It’s been a rough week for kids and young adults with ADHD — attention deficit disorder. Attention deficit disorder is characterized by inattention, hyperactivity, and impulsivity. Someone with ADHD has a hard time focusing and concentrating on work or school work, often finds it difficult to sit still and concentrate in meetings or classes, and will often act in an impulsive manner that they later regret. It’s estimated that between 3 to 9 percent of school-aged children and young people suffer from ADHD.
First came news on Monday that a significant portion of college campuses’ health services do not offer a way for their students to be treated for ADHD with medication. Attention deficit disorder can be treated successfully a number of different ways, of course, and medication is just one option. For better or worse, though, it is the option most Americans prefer (as they vote by the treatment choices they pick). While all college campuses offer counseling for mental health concerns like ADHD, not all have psychiatrists on staff who can prescribe medications to students.
The survey of 124 college campus practices by Dr. Mark Thomas at the University of Alabama is the first part of Dr. Thomas’ efforts to create a set of treatment guidelines for the treatment of ADHD in young adults. He notes that while guidelines exist for children and for adults, this in-between age is not very well-covered by existing guidelines. Many college students suffer from attention deficit disorder and their academic careers are negatively affected by it being untreated or undertreated.
Yesterday we learned that children who are ambidextrous — that is, they have equal use of their right and left hands — have more mental health and learning problems than either solely right- or left-handed children.
The new research found that when the children under study reached 15 or 16 years old, mixed-handed adolescents were also at twice the risk of having symptoms of attention deficit/hyperactivity disorder (ADHD). They were also likely to have more severe symptoms of ADHD than their right-handed counterparts.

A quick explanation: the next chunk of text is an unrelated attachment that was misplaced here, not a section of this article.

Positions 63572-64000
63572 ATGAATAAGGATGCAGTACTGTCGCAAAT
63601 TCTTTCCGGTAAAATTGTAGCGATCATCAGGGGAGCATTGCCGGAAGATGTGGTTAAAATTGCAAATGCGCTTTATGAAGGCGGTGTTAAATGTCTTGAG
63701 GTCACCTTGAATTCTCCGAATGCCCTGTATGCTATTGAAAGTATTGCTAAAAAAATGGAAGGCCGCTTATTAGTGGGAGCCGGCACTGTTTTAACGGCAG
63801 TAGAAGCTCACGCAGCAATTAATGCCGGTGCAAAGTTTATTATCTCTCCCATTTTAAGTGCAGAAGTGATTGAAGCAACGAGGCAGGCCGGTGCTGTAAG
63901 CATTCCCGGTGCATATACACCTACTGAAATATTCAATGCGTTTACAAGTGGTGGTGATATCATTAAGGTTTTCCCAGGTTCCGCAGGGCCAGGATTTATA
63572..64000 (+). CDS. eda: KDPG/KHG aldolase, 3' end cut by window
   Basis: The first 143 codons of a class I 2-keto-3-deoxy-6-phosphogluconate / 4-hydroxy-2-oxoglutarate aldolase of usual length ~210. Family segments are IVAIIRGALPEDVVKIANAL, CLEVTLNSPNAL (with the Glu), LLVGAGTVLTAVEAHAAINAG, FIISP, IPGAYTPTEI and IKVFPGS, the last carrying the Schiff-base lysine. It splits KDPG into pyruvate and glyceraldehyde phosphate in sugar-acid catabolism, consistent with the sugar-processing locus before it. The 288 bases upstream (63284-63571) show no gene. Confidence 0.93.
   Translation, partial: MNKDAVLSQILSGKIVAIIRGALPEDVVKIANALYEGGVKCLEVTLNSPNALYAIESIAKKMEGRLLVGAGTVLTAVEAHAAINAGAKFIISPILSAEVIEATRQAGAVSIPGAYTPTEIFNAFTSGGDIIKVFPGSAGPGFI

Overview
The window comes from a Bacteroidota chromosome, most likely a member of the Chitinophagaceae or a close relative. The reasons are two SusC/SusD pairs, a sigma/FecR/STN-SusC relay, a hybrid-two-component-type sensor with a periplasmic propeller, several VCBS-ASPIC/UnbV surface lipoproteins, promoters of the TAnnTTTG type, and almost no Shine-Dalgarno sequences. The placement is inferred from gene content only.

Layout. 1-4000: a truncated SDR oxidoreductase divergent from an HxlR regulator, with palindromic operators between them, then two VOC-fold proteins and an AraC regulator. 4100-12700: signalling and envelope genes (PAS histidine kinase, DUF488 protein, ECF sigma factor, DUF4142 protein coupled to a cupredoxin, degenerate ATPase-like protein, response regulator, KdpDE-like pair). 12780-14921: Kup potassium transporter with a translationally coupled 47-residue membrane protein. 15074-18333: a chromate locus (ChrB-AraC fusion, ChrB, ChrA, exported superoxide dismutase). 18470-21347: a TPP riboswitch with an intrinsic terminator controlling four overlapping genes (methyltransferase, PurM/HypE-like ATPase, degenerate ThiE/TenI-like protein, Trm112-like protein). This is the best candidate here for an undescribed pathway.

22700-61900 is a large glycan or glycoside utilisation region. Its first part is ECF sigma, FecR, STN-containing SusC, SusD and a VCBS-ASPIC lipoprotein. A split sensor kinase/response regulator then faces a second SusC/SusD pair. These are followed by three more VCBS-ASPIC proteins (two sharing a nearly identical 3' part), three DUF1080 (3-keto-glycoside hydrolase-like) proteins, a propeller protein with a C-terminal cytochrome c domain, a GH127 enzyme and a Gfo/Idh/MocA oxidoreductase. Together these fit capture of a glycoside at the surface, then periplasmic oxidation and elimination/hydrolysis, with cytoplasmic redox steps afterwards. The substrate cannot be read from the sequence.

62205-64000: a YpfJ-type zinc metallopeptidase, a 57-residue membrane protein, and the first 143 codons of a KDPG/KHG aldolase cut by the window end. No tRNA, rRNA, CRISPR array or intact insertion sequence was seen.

Previous research has suggested that ADHD may be linked to having a weaker function in the right hemisphere of the brain. This could help explain why some of the mixed-handed students in today’s study had symptoms of ADHD.
The upshot from this week in ADHD news so far?
College students don’t always have ready, simple access to all ADHD treatments available, which may discourage the student from actually receiving helpful treatment for their concern. Students may just try and ignore the problem, all the while their grades and other aspects of their lives suffer.
Kids who are neither right- nor left-handed seem to be at greater risk for developing learning problems and ADHD later in life. It’s not entirely clear why this happens, as further research is needed to confirm some hypotheses about this relationship. If your child is ambidextrous, be on the lookout for potential concerns early on. The sooner you recognize such concerns, the sooner you can get appropriate help and care for your child.
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Last reviewed: By John M. Grohol, Psy.D. on 27 Jan 2010
Published on PsychCentral.com. All rights reserved.
Grohol, J. (2010). ADHD and Mixed-Handedness, College Treatment. Psych Central. Retrieved on September 23, 2014, from http://psychcentral.com/blog/archives/2010/01/27/adhd-and-mixed-handedness-college-treatment/